Research Article
Volume 1 Issue 4 - 2015
Efficacy of Ozone Gas against Mumps Virus under Experimental Environment Conditions
Drasko D Pekovic* and Hassane Kacimi
Head of Environmental Laboratory of the Institute of BioMedical Research, Canada
*Corresponding Author: Drasko D Pekovic, Head of Environmental Laboratory of the Institute of BioMedical Research, 2550 Bates, suite 200, Montreal, (Quebec) Canada.
Received: April 01, 2015; Published: June 20, 2015
Citation: Drasko D Pekovic and Hassane Kacimi. “Efficacy of Ozone Gas against Mumps Virus under Experimental Environment Conditions”. EC Microbiology 1.4 (2015): 184-189.
Abstract
Microorganisms are present all around us, both in the surrounding air and on the surfaces. Some of them may cause infections and also contaminate food, drugs, medical equipment and other products. Today modern societies deal with this problem by filtrating and ventilating the indoor air, by disinfecting or sterilizing surfaces, but without total success. Ozonification has received increasing popularity in control of environmental pathogens. However, the knowledge of its effect against viral flora in indoor air and on internal surfaces is poor.
The objective of the present study was to develop a new method using commercially available ozone-generating apparatus "Hygienist" (Sani-Sport Inc., Montreal Canada) for neutralisation of mumps virus in indoor air and on internal surfaces of an experimentally contaminated room.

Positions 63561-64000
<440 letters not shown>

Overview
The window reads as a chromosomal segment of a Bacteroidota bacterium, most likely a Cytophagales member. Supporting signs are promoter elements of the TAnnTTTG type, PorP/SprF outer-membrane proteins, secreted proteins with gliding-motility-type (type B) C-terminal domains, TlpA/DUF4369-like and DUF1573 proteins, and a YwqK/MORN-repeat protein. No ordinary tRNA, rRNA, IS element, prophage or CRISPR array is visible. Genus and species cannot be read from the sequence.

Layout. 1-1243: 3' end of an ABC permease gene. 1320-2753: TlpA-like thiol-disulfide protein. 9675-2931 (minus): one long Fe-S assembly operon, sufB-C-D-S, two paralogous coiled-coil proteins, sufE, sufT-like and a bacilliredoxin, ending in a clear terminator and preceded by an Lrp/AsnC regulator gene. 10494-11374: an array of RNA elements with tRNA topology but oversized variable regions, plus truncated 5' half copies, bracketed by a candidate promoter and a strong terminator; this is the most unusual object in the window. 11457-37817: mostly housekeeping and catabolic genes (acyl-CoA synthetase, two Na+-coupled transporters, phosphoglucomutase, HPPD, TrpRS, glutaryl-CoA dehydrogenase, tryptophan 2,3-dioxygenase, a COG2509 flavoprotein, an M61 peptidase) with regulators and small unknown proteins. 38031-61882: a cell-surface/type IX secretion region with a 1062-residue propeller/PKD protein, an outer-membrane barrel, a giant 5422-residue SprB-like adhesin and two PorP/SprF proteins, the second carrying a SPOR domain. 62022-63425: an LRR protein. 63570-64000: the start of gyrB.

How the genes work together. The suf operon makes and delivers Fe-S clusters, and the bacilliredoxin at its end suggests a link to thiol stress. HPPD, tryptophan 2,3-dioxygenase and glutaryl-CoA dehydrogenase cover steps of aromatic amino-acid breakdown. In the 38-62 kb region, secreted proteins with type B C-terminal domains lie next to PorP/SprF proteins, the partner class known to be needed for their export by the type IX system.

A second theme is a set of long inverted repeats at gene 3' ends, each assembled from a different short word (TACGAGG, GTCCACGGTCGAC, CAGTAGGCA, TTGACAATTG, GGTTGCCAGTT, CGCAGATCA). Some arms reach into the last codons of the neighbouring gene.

A significant anti-viral efficacy has been noticed after a period of 20 minutes of exposure to ozone gas concentration of 20-25 ppm and relative humidity > 90% in all samples of indoor air and internal surfaces, which showed that the virus was inactivated, ranging from at least 5 Log10 to undetectable.
These results showed that the present method offers possibilities for: a rapid and efficient viral decontamination of both highly contaminated indoor air and internal surfaces, as well as for very challenging application to health institutions, sport clubs, as well as other sectors where outbreaks of mumps virus occur frequently.
Keywords: Mumps virus; Ozone; Neutralisation of virus
Abbreviations: PPM: Particles Per Million; PFU: Plaque Forming Units; Rh: Relative humidity